Hip-healthy swaddling international hip dysplasia institute hip bone surgery

There are many ways to swaddle babies by using blankets or commercial products designed for swaddling. In order for swaddling to allow healthy hip development, the legs should be able to bend up and out at the hips. This position allows for natural development of the hip joints.

Some parents choose to wrap their babies in sleepsacks specifically designed for swaddling, instead of using a simple cloth or blanket. Commercial products for swaddling should have a loose pouch or sack for the baby’s legs and feet, allowing plenty of hip movement. However, even some of these commercial products can confine the legs if they are tightened around the thighs.

It’s especially important to allow the hips to spread apart and bend up. In the womb the legs are in a fetal position with the legs bent up across each other.

Sudden straightening of the legs to a standing position can loosen the joints and damage the soft cartilage of the socket.

Summary Statement: Swaddling infants with the hips and knees in an extended position increases the risk of hip dysplasia and dislocation. It is the recommendation of the International Hip Dysplasia Institute that infant hips should be positioned in slight flexion and abduction during swaddling. The knees should also be maintained in slight flexion. Additional free movement in the direction of hip flexion and abduction may have some benefit. Avoidance of forced or sustained passive hip extension and adduction in the first few months of life is essential for proper hip development.

Scientific Rationale: There are many benefits of swaddling,[1, 2] but improper swaddling increases the risk of hip dysplasia and hip dislocation.[3, 4] A leading proponent of swaddling, Harvey Karp, M.D., has stated, “Contemporary swaddling techniques…permit infants to be snugly wrapped with their hips being safely flexed and abducted.”[5] This position should be encouraged. An alternative method is to swaddle only the upper extremities and allow the lower limbs to move freely.[1, 2]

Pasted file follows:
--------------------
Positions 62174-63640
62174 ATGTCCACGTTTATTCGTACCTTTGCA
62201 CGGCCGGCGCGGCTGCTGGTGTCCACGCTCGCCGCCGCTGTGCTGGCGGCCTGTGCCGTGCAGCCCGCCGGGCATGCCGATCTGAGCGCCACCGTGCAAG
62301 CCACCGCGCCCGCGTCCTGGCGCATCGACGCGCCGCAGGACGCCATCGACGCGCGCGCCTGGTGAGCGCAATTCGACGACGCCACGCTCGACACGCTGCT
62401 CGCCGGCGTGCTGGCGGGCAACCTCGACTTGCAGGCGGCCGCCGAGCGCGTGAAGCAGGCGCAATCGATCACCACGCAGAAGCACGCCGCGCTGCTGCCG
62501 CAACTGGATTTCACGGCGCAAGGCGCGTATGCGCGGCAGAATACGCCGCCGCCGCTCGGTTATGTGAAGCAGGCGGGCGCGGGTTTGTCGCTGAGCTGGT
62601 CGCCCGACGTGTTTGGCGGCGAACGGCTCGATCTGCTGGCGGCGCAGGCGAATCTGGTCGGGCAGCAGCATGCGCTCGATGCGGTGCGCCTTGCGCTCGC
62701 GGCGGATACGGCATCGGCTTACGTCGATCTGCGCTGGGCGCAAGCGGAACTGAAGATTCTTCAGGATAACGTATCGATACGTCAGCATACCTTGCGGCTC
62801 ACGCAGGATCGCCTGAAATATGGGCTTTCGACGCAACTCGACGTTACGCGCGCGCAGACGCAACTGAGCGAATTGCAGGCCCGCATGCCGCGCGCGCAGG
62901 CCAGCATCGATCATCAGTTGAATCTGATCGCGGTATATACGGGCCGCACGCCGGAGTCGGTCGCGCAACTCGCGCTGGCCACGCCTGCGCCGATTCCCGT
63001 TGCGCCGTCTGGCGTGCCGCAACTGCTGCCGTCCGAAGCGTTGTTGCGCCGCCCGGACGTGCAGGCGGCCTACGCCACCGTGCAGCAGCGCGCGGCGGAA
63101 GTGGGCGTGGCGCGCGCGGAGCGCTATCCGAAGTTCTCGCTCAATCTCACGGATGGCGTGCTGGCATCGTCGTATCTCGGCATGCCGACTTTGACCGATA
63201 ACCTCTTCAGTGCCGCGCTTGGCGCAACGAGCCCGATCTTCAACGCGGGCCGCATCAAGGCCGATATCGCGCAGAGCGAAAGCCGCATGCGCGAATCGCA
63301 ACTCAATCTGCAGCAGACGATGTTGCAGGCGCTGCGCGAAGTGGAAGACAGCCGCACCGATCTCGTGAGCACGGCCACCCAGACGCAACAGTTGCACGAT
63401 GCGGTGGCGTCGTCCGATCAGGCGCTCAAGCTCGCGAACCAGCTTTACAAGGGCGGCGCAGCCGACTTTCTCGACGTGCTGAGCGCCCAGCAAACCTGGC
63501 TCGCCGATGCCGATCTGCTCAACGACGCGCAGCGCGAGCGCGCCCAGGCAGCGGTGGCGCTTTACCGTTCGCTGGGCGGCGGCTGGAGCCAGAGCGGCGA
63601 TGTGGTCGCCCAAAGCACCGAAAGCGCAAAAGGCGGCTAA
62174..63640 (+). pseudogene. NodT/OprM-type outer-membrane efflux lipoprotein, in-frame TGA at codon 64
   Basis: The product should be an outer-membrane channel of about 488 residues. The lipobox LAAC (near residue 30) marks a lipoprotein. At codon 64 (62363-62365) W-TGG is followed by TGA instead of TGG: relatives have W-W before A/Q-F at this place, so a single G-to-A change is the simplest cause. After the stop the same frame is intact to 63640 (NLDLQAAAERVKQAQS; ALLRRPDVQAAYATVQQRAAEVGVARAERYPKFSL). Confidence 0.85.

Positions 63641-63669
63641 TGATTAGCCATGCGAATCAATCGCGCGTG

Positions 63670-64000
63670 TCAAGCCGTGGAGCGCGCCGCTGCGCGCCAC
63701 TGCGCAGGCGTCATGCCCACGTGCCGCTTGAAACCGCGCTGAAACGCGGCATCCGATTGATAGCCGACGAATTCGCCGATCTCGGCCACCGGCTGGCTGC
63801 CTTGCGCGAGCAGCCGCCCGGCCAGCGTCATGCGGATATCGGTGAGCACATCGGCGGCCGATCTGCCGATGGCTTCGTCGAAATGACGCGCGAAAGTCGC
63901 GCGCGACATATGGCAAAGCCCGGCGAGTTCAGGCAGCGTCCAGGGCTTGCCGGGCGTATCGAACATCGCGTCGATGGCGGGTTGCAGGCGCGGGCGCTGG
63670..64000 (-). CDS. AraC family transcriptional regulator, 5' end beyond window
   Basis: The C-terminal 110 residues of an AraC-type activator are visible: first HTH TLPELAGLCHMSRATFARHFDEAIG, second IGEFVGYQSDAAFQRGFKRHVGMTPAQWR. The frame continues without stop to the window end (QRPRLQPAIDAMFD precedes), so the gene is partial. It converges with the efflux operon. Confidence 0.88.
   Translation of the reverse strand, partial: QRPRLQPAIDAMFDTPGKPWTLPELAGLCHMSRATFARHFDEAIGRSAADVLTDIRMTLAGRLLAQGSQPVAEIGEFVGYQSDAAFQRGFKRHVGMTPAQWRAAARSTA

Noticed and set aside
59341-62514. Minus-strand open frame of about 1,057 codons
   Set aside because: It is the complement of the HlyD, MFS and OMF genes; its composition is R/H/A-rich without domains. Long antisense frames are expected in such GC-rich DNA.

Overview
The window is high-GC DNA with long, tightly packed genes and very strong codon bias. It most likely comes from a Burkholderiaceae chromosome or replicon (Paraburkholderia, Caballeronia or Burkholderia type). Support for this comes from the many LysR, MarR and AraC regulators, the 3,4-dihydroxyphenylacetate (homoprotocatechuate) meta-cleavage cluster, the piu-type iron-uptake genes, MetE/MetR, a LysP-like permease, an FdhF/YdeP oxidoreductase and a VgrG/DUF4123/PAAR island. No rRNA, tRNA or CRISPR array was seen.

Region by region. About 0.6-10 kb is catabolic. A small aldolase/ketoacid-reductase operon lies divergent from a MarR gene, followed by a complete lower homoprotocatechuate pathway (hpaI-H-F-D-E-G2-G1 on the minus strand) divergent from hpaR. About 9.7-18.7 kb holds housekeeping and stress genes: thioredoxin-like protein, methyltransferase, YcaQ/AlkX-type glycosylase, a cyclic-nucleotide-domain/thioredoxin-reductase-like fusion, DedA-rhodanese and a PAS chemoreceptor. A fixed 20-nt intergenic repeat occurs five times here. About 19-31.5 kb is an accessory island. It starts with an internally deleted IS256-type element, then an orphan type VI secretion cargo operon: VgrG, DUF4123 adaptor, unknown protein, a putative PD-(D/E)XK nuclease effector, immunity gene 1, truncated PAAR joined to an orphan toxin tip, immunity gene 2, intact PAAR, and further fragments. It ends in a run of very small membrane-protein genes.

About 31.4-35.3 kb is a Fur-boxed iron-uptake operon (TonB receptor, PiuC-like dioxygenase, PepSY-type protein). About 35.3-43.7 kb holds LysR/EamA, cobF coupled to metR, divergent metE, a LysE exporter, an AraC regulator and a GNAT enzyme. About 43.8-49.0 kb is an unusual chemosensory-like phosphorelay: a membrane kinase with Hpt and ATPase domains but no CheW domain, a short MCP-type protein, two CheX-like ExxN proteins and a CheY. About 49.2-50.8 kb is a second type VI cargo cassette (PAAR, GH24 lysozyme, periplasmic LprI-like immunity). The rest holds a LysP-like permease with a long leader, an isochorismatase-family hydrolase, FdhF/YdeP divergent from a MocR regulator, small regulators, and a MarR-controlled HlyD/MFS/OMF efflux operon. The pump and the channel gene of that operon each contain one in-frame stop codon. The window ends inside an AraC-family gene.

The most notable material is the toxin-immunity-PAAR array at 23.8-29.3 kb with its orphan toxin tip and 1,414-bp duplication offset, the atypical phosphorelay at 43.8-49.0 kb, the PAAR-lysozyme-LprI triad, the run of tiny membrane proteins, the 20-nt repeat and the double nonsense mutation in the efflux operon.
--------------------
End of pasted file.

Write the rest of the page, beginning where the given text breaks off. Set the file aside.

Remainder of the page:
Mechanical factors in development of hip dysplasia The etiology of hip dysplasia in otherwise healthy infants is multifactorial, but mechanical factors play an important role.[6] Studies of hip development have been conducted using ultrasonography during late stages of fetal development prior to delivery and also in pre-term infants.[7, 8] These studies indicate that the normally developing hip is well-formed prior to birth. An unpublished study by Judy Estroff, M.D. at Harvard evaluated 451 fetal hip ultrasound studies. All hips were noted to be mature and well-formed near term. A published study of fetal ultrasonography also reported, “Prenatally, the mean ?-angles were above the level that corresponds to a mature hip joint.”[8] The acetabular roof angle decreased after birth in normal infants suggesting post-natal influences on developmental dysplasia. The same study evaluated pre-term infants and noted that ß-angles were greater in term infants than pre-term infants. This suggests that mature infants had greater displacement of the lateral soft tissues than pre-mature infants.[7] Dissections in deceased newborn infants with hip dislocation have not always demonstrated primary acetabular dysplasia.[9] Thus, the concept of “immature hip” should be re-considered with regards to anatomical development. These observations suggest that the hip may be more “mature” prior to birth and become more dysplastic around the time of birth. Gardiner, Clarke and Dunn postulated that transient ligamentous laxity from maternal relaxin and greater mechanical pressures around the time of birth may contribute to soft tissue deformation in the mature infant.[7] It is known that normal infants have an average hip flexion contracture of 28° that decreases to 19° at six weeks and 7° at three months of age.[10, 11] Hip flexion contractures of 50° to 120° and knee flexion contractures of up to 35° have also been noted in otherwise healthy newborn infants.[12] These improve rapidly in the newborn period and gradually resolve following the assumption of upright posture.[11, 12] Several authors have cautioned against extension of the hip during the neonatal period as this may contribute to subluxation, dislocation, or dysplasia of the joint.[11, 13, 14] Also, hip dysplasia has been shown to develop in animal studies, when the lower extremities were immobilized with the hips or knees in extension.[14-16] In these studies the incidence of hip dislocation was also increased by addition of maternal progesterone that promotes hip joint laxity and the effect was greater on females than males.[15, 16] There is evidence in humans that post-natal positioning influences the development of hip dysplasia. Hip dysplasia has been associated with abduction contracture of the contralateral hip.[17] Positioning the thighs together uncovers the femoral head and stretches of the hip capsule on the side opposite the abduction contracture. Protecting both hips with abduction bracing while implementing stretching exercises resulted in resolution of dysplasia.[17] It has also been noted that hip dysplasia is rare in cultures that carry their infants with the hips abducted.[4, 13] A study of Canadian First Nations demonstrated a ten-fold increase in the incidence of hip dislocation in tribes that carry babies on a “cradle board” with the hips strapped in an extended and adducted position.[13]. A high incidence of hip dislocation was noted in Navajo Indians who strapped their infants to a cradle board.[18] However the incidence of complete dislocation in Navajo Indians decreased dramatically in the 1940s when diapers were introduced instead of moss to absorb excreta. The reduction in the rate of dislocations was attributed to the use of diapers that kept the hips slightly abducted and flexed even when strapped in the cradle board. A somewhat similar experience has been documented in Japan.[15] In 1975 a national program was initiated in Japan to avoid swaddling infants with the hips and knees in extension. Prior to that initiative, the incidence of infantile dislocation of the hip was as high as 3.5%. Following that initiative, the incidence dropped to less than 0.2%.[15] A significant relationship between swaddling and hip dysplasia has also been found in Turkey.[19] Swaddling is increasing in frequency in the USA to promote improved sleep habits.[1] The benefits of this practice may be offset by higher rates of developmental hip dysplasia and dislocation if infants are swaddled incorrectly. Caution when swaddling has been recommended to allow the hips to move freely to avoid increasing the risk of developmental dysplasia.[1, 3]